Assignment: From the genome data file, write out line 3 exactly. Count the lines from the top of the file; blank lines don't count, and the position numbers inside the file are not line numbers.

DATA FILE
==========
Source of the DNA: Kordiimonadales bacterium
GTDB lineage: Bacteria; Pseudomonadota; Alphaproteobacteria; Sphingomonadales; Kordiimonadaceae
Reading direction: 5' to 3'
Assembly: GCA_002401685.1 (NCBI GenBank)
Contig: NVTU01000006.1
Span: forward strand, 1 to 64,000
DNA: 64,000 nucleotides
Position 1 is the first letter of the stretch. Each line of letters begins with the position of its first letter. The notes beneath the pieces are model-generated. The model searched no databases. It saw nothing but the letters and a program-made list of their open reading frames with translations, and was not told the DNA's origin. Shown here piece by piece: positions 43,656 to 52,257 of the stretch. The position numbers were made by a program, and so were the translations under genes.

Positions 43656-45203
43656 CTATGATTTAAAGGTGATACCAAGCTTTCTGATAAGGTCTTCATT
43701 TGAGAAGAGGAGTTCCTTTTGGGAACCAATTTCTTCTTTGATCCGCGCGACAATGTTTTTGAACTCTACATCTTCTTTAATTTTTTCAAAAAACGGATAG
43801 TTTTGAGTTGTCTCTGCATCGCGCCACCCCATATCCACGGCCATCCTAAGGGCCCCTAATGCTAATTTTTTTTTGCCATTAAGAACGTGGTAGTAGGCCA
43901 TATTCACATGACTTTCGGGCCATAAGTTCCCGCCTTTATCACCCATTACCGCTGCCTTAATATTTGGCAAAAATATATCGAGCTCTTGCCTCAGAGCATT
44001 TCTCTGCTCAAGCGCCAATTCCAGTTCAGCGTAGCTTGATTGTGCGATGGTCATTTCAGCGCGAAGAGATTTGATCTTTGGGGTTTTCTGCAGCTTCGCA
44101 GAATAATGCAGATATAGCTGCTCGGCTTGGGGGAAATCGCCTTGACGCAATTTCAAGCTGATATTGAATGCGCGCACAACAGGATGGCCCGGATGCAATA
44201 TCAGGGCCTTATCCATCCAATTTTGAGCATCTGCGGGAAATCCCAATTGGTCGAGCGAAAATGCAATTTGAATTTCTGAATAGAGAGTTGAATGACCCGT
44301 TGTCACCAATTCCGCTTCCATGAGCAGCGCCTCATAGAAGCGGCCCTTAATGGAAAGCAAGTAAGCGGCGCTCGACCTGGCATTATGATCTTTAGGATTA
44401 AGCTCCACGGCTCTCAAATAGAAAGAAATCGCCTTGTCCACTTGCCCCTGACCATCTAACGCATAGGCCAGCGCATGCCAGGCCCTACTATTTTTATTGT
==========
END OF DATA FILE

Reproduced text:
Reading direction: 5' to 3'